1520s, in Scots law, "act of disabling or wounding a limb," from French mutilation and directly from Late Latin mutilationem (nominative mutilatio), noun of action from past-participle stem of Latin mutilare "to cut or lop off," from mutilus "maimed," which is of uncertain etymology. Of things, "a destroying of unity by damaging or removing a part," from 1630s.
kind of soft, white Italian cheese originally made in Naples area, 1911, from Italian mozzarella, diminutive of mozza "slice, slice of cheese," from mozzare "to cut off," from Vulgar Latin *mutius "cut off, blunted," which is related to Latin mutilus "maimed" (see mutilation). There is an isolated 1881 use, as an Italian word in English, in a U.S. consulate report from Italy.
c. 1300, maimen, "disable by wounding or mutilation, injure seriously, damage, destroy, castrate," from Old French mahaignier "to injure, wound, muitilate, cripple, disarm," a word of uncertain origin, possibly from Vulgar Latin *mahanare (source also of Provençal mayanhar, Italian magagnare), of unknown origin; or possibly from a Germanic source, from Proto-Germanic *mait- (source of Old Norse meiða "to hurt," related to mad (adj.)), or from PIE root *mai- (1) "to cut."
In old law, "to deprive of the use of a limb, so as to render one less able to defend or attack in fighting." Related: Maimed; maiming. It also is used as a noun, "injury causing loss of a limb, mutilation" (late 14c.), in which it is a doublet of mayhem.
1590s, "act of lacerating;" 1630s, "breach or rend made by tearing;" from French lacération, from Latin lacerationem (nominative laceratio) "a tearing, rending, mutilation," noun of action from past-participle stem of lacerare "tear to pieces, mangle; slander, abuse" (see lacerate).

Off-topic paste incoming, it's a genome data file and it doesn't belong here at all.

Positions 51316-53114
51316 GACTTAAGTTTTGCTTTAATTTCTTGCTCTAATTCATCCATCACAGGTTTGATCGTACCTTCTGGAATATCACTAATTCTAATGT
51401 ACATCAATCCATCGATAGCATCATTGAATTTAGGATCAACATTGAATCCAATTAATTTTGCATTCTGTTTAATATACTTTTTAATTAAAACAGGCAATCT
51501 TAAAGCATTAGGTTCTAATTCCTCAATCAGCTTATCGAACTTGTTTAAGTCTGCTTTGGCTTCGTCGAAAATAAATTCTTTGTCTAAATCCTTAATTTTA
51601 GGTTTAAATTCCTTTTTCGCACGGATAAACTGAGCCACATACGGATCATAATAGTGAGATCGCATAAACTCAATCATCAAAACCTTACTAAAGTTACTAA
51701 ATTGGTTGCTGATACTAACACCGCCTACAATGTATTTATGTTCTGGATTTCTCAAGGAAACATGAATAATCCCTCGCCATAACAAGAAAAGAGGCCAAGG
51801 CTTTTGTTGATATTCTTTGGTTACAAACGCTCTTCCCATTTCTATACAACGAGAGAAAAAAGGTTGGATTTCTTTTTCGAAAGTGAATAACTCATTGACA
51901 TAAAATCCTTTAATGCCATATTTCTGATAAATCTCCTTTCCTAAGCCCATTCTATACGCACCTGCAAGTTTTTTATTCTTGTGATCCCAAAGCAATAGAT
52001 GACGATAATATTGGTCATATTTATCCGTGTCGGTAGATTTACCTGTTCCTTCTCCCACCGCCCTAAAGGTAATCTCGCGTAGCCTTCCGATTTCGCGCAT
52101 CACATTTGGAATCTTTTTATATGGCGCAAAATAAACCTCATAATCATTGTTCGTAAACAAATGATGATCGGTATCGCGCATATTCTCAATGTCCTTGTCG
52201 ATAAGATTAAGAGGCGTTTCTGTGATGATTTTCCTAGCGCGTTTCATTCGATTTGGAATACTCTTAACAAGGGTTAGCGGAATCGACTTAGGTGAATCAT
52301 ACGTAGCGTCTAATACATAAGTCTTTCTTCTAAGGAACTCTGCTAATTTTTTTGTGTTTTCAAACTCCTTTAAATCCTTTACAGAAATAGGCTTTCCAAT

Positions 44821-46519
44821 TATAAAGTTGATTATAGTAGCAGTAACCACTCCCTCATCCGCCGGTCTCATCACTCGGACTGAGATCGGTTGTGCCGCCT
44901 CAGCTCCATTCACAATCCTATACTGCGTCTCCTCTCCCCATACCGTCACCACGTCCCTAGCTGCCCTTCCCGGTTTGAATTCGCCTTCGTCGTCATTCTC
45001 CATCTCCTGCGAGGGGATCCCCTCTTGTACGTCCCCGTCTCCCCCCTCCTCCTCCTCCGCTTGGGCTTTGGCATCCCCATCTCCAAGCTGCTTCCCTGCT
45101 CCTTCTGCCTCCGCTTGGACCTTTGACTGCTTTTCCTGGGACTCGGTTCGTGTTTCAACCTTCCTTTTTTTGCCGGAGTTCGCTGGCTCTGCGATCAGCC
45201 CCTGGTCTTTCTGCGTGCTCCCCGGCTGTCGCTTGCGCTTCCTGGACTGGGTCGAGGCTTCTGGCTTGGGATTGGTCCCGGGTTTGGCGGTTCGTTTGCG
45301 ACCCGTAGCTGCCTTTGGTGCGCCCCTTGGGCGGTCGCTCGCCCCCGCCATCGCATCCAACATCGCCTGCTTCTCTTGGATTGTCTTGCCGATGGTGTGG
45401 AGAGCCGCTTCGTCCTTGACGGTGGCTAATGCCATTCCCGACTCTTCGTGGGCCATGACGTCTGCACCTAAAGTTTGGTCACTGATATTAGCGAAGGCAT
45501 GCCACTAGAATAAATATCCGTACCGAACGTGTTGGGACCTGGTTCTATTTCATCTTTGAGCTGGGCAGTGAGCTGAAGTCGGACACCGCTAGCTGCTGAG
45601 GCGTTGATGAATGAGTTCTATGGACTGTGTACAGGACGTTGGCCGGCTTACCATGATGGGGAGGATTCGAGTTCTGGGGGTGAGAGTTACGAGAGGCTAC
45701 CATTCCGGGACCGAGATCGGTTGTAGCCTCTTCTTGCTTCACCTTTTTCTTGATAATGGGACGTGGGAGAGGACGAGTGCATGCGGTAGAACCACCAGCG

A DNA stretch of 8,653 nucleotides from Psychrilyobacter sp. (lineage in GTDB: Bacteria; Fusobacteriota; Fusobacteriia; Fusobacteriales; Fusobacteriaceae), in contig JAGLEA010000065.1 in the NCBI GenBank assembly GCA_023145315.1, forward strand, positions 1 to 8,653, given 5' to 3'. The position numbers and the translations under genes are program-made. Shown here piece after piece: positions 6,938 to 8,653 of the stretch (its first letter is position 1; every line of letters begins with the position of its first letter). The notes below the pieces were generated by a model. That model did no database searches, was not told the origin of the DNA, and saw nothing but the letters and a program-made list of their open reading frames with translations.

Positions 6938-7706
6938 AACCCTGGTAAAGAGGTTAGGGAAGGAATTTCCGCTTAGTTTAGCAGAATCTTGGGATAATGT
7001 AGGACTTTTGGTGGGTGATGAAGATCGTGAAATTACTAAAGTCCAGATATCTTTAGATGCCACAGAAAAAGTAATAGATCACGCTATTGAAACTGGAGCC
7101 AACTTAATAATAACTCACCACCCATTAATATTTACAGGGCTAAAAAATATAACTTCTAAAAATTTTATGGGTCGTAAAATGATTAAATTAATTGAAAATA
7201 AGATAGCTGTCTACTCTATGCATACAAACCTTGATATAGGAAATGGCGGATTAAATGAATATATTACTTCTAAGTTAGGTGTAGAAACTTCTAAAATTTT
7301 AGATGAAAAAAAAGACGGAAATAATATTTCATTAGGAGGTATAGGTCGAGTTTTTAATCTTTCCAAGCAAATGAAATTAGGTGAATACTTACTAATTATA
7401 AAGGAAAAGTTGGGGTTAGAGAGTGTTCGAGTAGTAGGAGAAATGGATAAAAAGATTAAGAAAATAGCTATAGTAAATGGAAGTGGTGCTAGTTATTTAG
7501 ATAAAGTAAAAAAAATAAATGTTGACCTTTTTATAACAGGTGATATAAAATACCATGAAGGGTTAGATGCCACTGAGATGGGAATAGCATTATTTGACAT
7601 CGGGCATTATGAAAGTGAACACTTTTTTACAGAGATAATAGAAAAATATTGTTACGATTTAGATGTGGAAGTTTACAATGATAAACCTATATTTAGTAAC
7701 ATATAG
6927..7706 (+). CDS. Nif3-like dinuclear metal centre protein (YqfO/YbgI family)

late 14c., "a cutting away, mutilation," also, from 16c., "circumcision," from Late Latin concisionem (nominative concisio) "a separation into divisions, a mutilation," literally "a cutting up," noun of action from past participle stem of Latin concidere "to cut off, cut up, cut through, cut to pieces," from assimilated form of com-, here perhaps an intensive prefix (see con-), + caedere "to cut" (from PIE root *kae-id- "to strike"). From 18c. it began to be used in the sense of conciseness (q.v.).
Beware of dogs, beware of evil workers, beware of the concision. For we are the circumcision, which worship God in the spirit, and rejoice in Christ Jesus, and have no confidence in the flesh. [Philippians iii.2-3]
In Philippians iii.2 it translates Greek katatomē, a contemptuous substitution for the usual peritomē "circumcision," in reference to the Judaizing teachers who taught that Christian converts must first be circumcised.
1822 in the figurative sense, "violently making conformable to standard, producing uniformity by deforming force or mutilation," from Procrustes, name of the mythical robber of Attica who seized travelers, tied them to his bed, and either stretched their limbs or lopped of their legs to make them fit it. With ending as in Herculean. By 1776 as Procrustian. The figurative image, though not the exact word, was in English at least from 1580s.
The name is Greek Prokroustēs "one who stretches," from prokrouein "to beat out, stretch out," from pro "before" (see pro-) + krouein "to strike," from PIE *krou(s)- "to push, bump, strike, break" (source also of Russian krušit' "to strike, stamp," Lithuanian kraušyti "to stamp off;" Russian kroxa "morsel, crumb;" Lithuanian krušti "to stamp, push (apart)").